Defining "transformative research" for NSF
According to a National Science Foundation survey, 30% of grant panel members say that they often recommended "transformative research" projects for funding, but only 10% of other panel members (who also, presumably, answered the same question) did. This seems like a mathematical impossibility, like men having had more girlfriends, on average, than women have had boyfriends. But, just as the definition of "girlfriend" (or "sex", for that matter) may vary, so may the definition of "transformative research."
Can we do better than "the projects I like are transformative; those you like aren't"?
I think most scientists woud agree that transformative research is that which overturns existing ideas or opens up a new area. Predicting, in advance, which projects will do that may be difficult, but can we at least come up with an objective measure of "transformativeness", after the work has been published long enough to see its impact?
A variation on citation analysis might work. The total number of times a paper is cited (in effect, linked to by other researchers in their publications) is a widely-used measure of impact. OK, but many of the papers cited confirm earlier results, perhaps more thoroughly, rather than challenging old ideas or opening up new areas. I suggest that a paper should get one "transformation point" every time it is the oldest paper in a cluster of citations. So
Mitochondria are descended from bacteria (Margulis 1975; Smith 1985; Jones 1995).would earn one transformation point for Margulis but none for Smith or Jones. On the other hand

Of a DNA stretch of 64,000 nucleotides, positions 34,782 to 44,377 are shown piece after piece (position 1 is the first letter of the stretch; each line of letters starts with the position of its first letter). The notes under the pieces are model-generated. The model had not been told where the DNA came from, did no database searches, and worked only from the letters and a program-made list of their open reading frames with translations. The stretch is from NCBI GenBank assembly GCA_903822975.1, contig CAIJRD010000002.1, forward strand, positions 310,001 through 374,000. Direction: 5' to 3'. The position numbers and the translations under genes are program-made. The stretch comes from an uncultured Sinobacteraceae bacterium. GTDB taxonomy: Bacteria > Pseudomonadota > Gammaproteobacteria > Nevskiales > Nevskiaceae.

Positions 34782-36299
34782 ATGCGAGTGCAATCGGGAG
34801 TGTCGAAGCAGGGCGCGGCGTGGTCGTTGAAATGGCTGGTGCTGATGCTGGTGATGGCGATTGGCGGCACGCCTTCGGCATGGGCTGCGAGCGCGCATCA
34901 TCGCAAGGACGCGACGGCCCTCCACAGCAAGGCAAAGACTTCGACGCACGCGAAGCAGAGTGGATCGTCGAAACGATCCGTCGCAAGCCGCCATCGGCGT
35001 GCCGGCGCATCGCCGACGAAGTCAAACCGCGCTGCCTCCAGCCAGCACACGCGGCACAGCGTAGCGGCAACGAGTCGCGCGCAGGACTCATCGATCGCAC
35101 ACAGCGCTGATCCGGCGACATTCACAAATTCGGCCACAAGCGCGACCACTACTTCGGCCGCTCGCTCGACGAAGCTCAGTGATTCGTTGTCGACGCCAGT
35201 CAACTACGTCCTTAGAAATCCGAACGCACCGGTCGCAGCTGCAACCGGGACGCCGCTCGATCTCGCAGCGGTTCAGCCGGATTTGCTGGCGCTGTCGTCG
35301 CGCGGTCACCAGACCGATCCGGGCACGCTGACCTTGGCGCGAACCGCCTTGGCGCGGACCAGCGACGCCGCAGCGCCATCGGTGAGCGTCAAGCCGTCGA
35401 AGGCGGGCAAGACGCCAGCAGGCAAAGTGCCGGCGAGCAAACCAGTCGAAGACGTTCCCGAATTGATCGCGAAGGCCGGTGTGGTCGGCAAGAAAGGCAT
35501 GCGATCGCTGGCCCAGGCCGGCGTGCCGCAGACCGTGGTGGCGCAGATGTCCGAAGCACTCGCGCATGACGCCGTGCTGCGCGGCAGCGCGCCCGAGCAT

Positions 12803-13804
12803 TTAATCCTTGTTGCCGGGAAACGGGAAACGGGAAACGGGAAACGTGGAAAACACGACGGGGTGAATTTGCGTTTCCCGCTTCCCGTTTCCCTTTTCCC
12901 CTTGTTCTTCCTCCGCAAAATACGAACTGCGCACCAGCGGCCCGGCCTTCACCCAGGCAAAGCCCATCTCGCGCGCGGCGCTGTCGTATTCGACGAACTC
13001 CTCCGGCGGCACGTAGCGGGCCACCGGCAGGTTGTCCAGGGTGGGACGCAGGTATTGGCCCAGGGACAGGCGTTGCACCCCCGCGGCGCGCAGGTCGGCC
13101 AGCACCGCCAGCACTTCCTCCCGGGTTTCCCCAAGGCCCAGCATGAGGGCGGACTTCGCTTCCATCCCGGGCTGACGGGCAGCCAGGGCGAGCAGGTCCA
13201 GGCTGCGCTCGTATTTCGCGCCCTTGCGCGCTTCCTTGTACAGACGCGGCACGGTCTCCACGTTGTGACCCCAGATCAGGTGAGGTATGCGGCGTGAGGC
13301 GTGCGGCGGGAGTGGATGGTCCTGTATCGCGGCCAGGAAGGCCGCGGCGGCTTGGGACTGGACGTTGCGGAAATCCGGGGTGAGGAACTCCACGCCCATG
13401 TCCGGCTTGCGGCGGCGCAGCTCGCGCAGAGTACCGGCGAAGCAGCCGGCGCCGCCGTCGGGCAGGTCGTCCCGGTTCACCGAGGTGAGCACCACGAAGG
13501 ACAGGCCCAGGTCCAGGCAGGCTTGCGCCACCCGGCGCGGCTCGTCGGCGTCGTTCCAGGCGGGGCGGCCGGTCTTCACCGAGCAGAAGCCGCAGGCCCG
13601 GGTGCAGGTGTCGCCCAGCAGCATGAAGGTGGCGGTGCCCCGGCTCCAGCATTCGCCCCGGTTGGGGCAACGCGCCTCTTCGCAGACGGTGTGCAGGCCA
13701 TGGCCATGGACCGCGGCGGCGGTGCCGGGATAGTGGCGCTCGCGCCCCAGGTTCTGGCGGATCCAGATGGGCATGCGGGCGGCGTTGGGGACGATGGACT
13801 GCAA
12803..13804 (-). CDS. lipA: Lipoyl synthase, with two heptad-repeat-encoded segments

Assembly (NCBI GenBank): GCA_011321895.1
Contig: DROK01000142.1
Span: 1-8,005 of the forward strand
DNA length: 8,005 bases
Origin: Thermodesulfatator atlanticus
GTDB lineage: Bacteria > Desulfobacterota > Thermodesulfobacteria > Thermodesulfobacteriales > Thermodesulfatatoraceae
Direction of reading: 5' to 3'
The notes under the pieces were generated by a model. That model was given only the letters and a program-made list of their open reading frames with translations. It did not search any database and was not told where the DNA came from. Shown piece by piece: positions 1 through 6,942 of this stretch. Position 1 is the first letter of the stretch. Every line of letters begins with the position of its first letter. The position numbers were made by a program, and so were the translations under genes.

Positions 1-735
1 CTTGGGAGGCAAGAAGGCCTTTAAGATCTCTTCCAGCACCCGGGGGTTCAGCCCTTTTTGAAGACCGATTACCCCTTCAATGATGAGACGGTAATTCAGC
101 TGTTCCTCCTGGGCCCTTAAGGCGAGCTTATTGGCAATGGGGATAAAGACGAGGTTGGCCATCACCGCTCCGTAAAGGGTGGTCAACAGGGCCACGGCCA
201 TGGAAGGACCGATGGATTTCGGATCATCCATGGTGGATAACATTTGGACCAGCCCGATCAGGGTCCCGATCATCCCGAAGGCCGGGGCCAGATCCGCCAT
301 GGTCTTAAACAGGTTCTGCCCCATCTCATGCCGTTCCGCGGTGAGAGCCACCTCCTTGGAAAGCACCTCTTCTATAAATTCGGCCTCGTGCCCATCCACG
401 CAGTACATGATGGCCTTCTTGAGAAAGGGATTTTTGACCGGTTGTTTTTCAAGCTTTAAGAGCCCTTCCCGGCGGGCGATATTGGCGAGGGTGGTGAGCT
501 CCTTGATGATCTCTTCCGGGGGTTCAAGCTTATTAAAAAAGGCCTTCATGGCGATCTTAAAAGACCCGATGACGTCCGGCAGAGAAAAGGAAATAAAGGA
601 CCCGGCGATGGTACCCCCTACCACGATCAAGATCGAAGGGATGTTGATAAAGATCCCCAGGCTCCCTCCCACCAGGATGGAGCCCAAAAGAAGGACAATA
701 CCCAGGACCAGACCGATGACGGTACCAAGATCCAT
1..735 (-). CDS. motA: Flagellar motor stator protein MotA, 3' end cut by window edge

Margulis (1975) proposed that mitochondria were descended from bacteria, which has subsequently been confirmed empirically (Smith 1985, Jones 1995)would earn transformation points for both Margulis and Smith.
Maybe citations during the first year or two after publication should be excluded. Many early citations could be either unfairly negative (from those whose ideas are being challenged) or uncritical acceptance of an interesting idea prior to confirmation. If a paper is still being cited years later, however, and it's the earliest of the citations on some question, doesn't that meet an objective definition of "transformative?"
If NSF rewarded reviewers who correctly predict which projects will be most transformative, perhaps with small travel grants, that would probably lead to the right balance between openness to new ideas and skepticism of unsupported assertions.